*"But" before this "woe," is in AC, etc., 1, 33, 69, Syrrcu sin Memph. It is not in BDL or most Old Latin and is rejected by Edd.
Matthew 24:29-31; Mark 13:24-27.
In verse 25 and onward we are naturally carried on to the conclusion of the Gentile times. "And there shall be signs 523 in sun and moon and stars, and upon the earth distress of nations in perplexity, for at the roar* of the sea and rolling waves, men ready to die through fear and expectation of the things coming on the habitable earth; for the powers of the heavens shall be shaken. And then shall they see the Son of man coming524 in a cloud with power and great glory. But when these things begin to come to pass, look up and lift up your heads, because your redemption draweth nigh." It is Luke only who mentions the moral signs of men's anguish spite of the deceits and pretensions of that day. No doubt there will be strong delusion and the belief of falsehood; but for this very reason there is no rest nor contentment, for only the grace and truth of God in Christ can give peaceful enjoyment with a good conscience. Hence God will know how to trouble men's dreams and to break up Satan's ease, their horror culminating at the sight of the rejected Lord, the Son of man, coming in a cloud with power and glory. But there will be those then on earth, disciples tried by the evils of that day, for whom even the beginning of these troubles and the tokens of change for the world will be the sure harbinger of deliverance.
*"In perplexity . . . roar": so Tisch., W. H., etc., with ABCLM, etc., 1, 33, 69, Syrrpesch hcl. Old Lat. Memph. Arm. (Edd.). The text underlying A,V. has the support of DΓΔΛΠ, etc., most cursives, Old Lat. Blass reads: "in perplexity, roar (ἦχος) as (ώς) of, etc." So Syrrcu sin, the latter without "as" (i.e. "the voice of the sea and shaking").
Matthew 24:32-51; Mark 13:28-37.
"And he spoke a parable to them, Behold the fig-tree and all the trees: when they already sprout, by looking ye know of your own selves that already summer is near. So also ye, when ye see these things take place, know that the kingdom of God is near.525 Verily I say unto you that this generation shall in no wise pass away until all come to pass. The heaven and the earth shall pass away, but my words shall in no wise pass away. But take heed to yourselves lest possibly your hearts be weighed down with surfeiting and drunkenness and cares of life, and that day come upon you suddenly unawares, for as a snare* it will come upon all that are settled down upon the face of the whole earth. But watch,† at every season praying that ye may be deemed worthy‡ to escape all these things that are about to come to pass, and to stand before the Son of man." We have here an instance of the exceeding accuracy of Scripture even in figures. Who but God could have thought of giving only the fig-tree in Matthew, speaking of Israel, the fig-tree and all the trees in Luke where the Gentiles are mixed up with the troubles of Israel?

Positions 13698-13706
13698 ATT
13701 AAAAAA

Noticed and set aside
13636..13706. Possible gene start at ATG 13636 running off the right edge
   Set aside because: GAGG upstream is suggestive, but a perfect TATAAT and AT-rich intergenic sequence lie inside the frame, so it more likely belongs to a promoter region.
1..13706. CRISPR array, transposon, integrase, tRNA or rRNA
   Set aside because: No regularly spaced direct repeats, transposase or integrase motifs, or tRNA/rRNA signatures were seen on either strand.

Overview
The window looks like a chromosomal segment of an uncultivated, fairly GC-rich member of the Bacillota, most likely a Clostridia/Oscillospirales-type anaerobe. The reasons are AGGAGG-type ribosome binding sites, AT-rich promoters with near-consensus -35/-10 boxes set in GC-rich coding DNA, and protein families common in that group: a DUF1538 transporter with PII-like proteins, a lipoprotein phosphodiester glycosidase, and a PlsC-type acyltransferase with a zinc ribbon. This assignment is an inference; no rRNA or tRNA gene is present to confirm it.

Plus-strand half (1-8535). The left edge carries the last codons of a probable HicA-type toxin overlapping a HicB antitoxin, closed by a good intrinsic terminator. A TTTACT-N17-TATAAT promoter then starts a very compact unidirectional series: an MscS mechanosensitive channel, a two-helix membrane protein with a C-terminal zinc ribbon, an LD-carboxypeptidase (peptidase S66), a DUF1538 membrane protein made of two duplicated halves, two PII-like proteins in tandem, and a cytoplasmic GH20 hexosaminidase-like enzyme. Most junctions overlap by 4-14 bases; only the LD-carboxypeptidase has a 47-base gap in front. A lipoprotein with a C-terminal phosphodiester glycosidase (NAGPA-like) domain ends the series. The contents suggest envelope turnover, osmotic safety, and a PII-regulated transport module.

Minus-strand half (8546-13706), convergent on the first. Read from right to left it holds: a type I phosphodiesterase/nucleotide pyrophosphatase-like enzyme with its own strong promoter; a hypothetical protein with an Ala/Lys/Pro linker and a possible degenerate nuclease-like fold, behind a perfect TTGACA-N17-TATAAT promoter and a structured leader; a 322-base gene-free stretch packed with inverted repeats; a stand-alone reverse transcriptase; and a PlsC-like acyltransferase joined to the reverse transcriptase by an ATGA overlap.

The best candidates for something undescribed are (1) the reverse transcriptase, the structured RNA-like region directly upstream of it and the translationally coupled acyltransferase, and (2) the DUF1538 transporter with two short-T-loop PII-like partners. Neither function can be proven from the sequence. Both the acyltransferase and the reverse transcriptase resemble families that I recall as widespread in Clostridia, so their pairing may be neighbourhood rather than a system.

*"That day come upon you suddenly; for as a snare": so Blass, as Wordsworth, Milligan, McClellan, after AC, later uncials and most cursives, Syrrcu pesch hcl hier Arm. (Euseb. Basil). Other Edd. (Alford and Revv.) follow BDL, Old Lat. Memph.: "come upon you suddenly as a snare; for it shall come."
†"But watch": as Edd. with BD. "Watch therefore" of T.R. is as ACRL, etc., Syrcu Amiat., Aeth. Memph. Arm.
‡"May be deemed worthy": so Blass, with ACDR and all later uncials, most cursives, Syrr. Old Lat.. Arm. Tertullian. Tisch., W. H., etc., adopt "may have strength" (R.V. "prevail"), following BLX, 1, 33, Memph.
But, this is not the only point of interest in this appendix to the prophecy. For the Lord has given us the positive proof. by the way in which verse 32 stands here, that "this generation" cannot mean a mere chronological space of thirty or even one hundred years, for it is brought in after the running out of Gentile times and the coming of the Son of man with power and glory, events still unfulfilled. Its force is moral; not exactly the nation of Israel but that Christ-rejecting race which then refused their Messiah as they do still. This will go on till all these solemn threats of judgment are accomplished. It is profitable to remark that here, not in doctrine or in practice only, but in these unfoldings of the future, the Lord pledges the impossibility of failing in His words. The Lord does not say that this generation "shall not pass away till the temple is destroyed or the city taken, but till all be fulfilled. Now, He had introduced the subsequent treading down of Jerusalem to the end of Israel's trials at His appearing, and He declares that this generation shall not pass away till then; as indeed it is only then grace will form a new generation, the generation to come. The more we hold fast the continuity of the stream of the prophecy, as distinguished from the crisis in Matthew and Mark, the greater will be seen to be the importance of this remark.526